States with widespread mask mandates in place are reporting more cases of the Chinese coronavirus per capita than maskless states such as Florida, furthering the longtime debate over the efficacy of masks.
Six states currently have mask mandates in place — Hawaii, Illinois, Nevada, New Mexico, Oregon, and Washington — as well as Washington, DC. Yet, all but Hawaii are reporting far higher coronavirus case numbers per capita than Florida, one of the few states that never implemented a statewide mask mandate during the pandemic.
Illinois is currently experiencing a significant surge, seeing a daily average of 3,112 cases, or 25 per capita. That represents a 49 percent increase in cases over the last two weeks alone, according to the New York Times’ coronavirus map and case count last updated Thursday. All the while, public health officials in the Prairie State are showing no signs of lifting the mask mandate — which has been in place for over two months — before the holidays.
In Nevada, which requires all counties that are “experiencing substantial or high transmission levels based on the latest CDC COVID-19 tracker” to follow mask requirements, there has been a 15 percent increase in cases over the last two weeks, as the state is reporting a daily average of 742 cases, or 24 per capita.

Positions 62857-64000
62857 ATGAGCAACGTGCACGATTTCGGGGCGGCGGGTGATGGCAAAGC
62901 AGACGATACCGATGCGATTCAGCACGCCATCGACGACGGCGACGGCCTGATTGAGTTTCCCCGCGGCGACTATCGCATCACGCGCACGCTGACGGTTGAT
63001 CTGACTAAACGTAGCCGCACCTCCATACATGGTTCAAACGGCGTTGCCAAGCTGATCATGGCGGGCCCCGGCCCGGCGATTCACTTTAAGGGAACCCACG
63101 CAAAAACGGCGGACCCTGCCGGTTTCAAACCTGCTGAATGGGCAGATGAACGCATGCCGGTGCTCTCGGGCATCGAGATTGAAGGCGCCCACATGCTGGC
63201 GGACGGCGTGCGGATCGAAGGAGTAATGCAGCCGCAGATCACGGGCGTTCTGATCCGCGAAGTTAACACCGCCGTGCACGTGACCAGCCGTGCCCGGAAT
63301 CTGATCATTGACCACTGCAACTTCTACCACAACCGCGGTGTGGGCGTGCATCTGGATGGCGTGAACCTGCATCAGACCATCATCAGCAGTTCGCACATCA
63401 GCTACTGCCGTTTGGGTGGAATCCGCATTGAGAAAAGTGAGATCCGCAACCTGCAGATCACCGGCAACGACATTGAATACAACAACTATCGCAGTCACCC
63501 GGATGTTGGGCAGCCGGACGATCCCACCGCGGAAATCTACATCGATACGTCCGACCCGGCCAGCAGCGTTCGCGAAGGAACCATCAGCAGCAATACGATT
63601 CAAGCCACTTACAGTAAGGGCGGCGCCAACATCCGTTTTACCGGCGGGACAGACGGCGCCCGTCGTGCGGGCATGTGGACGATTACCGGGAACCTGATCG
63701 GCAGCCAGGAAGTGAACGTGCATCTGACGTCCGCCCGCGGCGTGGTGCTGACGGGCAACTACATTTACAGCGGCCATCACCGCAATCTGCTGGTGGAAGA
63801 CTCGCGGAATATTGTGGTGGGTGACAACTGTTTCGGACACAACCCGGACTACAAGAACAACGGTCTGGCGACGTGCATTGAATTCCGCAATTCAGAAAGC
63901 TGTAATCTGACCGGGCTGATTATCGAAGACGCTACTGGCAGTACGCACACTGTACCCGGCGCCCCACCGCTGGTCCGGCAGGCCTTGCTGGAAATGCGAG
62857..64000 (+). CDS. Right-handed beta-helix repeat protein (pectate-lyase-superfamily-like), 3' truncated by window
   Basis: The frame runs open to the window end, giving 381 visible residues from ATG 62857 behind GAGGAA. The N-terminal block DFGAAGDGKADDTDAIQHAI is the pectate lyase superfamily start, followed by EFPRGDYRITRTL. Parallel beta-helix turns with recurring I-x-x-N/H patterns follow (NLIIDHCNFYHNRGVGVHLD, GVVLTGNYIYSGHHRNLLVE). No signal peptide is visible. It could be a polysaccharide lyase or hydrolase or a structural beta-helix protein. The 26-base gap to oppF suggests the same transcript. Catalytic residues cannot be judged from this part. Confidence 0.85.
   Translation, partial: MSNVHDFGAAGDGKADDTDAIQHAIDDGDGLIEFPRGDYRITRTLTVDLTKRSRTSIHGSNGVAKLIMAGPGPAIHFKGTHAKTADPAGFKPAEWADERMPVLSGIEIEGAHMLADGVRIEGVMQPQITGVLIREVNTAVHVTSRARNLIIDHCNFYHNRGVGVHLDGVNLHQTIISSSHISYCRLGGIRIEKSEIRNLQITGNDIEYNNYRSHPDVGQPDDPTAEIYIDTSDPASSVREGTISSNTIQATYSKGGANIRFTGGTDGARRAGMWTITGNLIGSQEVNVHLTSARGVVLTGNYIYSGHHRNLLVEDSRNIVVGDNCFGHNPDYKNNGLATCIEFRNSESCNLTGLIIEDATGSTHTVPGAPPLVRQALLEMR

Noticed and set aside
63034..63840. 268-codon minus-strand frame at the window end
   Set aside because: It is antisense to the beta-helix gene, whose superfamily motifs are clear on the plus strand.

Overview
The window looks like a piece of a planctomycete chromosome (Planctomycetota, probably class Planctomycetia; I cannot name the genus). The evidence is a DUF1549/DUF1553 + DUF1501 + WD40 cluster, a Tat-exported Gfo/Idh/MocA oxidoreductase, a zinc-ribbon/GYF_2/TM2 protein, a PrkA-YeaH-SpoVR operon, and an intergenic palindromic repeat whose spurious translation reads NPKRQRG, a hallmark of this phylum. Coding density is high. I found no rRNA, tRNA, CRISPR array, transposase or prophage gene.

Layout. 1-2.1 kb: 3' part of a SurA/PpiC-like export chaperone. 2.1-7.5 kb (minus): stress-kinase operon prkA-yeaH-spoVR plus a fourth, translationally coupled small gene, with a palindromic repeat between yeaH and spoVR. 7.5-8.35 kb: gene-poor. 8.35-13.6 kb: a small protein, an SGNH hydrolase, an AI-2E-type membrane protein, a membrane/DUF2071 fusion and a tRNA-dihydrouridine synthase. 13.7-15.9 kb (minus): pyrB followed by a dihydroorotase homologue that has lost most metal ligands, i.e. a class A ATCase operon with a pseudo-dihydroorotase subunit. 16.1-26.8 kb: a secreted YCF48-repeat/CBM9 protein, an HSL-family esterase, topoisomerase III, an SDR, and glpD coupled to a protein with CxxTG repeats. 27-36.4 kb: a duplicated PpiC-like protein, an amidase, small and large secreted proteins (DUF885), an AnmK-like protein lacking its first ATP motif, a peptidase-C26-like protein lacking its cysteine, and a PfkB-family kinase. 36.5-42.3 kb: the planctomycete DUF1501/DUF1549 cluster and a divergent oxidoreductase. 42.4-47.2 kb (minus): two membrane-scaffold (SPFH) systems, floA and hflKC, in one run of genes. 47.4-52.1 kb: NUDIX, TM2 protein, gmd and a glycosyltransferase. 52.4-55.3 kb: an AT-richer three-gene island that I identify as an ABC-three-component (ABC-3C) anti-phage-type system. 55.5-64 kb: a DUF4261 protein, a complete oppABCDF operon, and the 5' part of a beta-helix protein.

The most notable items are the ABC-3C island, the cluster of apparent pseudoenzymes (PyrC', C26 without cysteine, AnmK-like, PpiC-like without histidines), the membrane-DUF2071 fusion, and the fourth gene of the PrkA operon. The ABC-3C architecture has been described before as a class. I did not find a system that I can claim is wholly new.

New Mexico’s mask mandate was slated to end November 17, but public health officials recently suggested it could go on longer. It is reporting a daily average of 1,270 cases, or 61 per 100,000. That represents a 46 percent increase in the last 14 days.
Washington and Oregon, the latter of which has an outdoor mask mandate, are reporting 24 and 22 cases per capita, respectively. The daily average of cases for Washington is 1,798 and 937 for Oregon.
Hawaii is the only state to come close to Florida, which has consistently reported the lowest coronavirus cases per capita in the United States. As of Thursday, both states were reporting seven cases per capita — the lowest of all states in the nation.
The news follows months of debate over the efficacy of masks and coincides with a University of Waterloo study, which found that cloth and surgical masks are roughly 10 percent efficient at blocking exhaled aerosols.